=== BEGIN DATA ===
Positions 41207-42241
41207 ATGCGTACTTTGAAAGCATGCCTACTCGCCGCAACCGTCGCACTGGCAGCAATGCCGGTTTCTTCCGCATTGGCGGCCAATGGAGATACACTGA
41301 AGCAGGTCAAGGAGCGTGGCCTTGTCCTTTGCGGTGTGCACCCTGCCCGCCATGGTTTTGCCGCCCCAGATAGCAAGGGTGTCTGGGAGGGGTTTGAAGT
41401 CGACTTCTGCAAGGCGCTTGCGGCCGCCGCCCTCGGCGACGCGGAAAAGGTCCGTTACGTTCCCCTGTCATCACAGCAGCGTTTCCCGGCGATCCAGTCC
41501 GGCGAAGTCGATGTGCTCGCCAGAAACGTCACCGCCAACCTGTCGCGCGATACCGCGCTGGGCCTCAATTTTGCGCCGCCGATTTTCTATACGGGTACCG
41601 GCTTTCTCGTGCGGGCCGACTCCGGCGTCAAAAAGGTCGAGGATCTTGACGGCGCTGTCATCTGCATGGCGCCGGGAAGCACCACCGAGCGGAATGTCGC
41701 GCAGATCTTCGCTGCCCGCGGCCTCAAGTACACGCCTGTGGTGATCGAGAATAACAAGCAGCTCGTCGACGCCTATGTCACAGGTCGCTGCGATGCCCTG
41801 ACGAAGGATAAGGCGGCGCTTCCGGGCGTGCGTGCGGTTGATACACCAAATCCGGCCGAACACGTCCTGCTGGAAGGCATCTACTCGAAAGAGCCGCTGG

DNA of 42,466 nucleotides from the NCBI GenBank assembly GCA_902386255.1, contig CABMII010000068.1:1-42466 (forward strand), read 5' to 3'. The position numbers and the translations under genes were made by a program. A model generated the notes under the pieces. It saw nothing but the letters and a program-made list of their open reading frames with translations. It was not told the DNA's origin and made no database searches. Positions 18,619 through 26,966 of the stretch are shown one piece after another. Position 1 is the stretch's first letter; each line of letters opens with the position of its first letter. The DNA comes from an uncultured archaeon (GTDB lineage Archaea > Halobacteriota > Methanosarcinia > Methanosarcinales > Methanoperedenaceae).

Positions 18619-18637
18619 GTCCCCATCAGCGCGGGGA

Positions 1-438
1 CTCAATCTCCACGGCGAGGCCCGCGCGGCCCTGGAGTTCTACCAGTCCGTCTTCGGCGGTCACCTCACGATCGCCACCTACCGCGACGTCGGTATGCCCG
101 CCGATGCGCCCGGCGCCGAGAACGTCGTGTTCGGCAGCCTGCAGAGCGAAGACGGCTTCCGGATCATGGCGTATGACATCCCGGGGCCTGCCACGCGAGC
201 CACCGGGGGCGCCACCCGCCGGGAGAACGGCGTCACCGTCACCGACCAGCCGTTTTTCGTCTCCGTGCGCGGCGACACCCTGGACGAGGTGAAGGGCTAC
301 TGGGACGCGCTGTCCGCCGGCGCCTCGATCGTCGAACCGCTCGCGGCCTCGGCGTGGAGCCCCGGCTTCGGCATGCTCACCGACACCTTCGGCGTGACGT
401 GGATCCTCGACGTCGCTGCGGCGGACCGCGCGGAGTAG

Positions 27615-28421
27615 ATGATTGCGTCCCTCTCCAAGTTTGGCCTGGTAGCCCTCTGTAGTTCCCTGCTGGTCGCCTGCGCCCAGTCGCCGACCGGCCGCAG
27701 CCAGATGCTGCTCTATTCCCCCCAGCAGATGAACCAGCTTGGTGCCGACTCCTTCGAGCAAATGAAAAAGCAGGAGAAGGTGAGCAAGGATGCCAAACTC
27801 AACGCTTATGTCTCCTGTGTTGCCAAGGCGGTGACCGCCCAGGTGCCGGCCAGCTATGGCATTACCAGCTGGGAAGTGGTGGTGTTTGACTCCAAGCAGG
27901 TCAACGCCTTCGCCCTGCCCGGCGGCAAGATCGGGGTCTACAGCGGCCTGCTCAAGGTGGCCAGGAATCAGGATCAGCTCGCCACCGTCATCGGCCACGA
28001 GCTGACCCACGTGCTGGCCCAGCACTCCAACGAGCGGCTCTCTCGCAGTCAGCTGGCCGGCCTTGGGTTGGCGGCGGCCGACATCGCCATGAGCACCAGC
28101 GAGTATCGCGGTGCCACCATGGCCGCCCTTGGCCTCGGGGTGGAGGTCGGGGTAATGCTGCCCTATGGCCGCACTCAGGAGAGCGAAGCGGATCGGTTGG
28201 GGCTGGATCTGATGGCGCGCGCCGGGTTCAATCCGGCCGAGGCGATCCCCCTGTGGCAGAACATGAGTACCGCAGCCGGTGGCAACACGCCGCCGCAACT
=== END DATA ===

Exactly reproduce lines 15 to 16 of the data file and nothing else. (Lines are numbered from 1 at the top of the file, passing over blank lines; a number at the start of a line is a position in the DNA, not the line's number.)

201 CACCGGGGGCGCCACCCGCCGGGAGAACGGCGTCACCGTCACCGACCAGCCGTTTTTCGTCTCCGTGCGCGGCGACACCCTGGACGAGGTGAAGGGCTAC
301 TGGGACGCGCTGTCCGCCGGCGCCTCGATCGTCGAACCGCTCGCGGCCTCGGCGTGGAGCCCCGGCTTCGGCATGCTCACCGACACCTTCGGCGTGACGT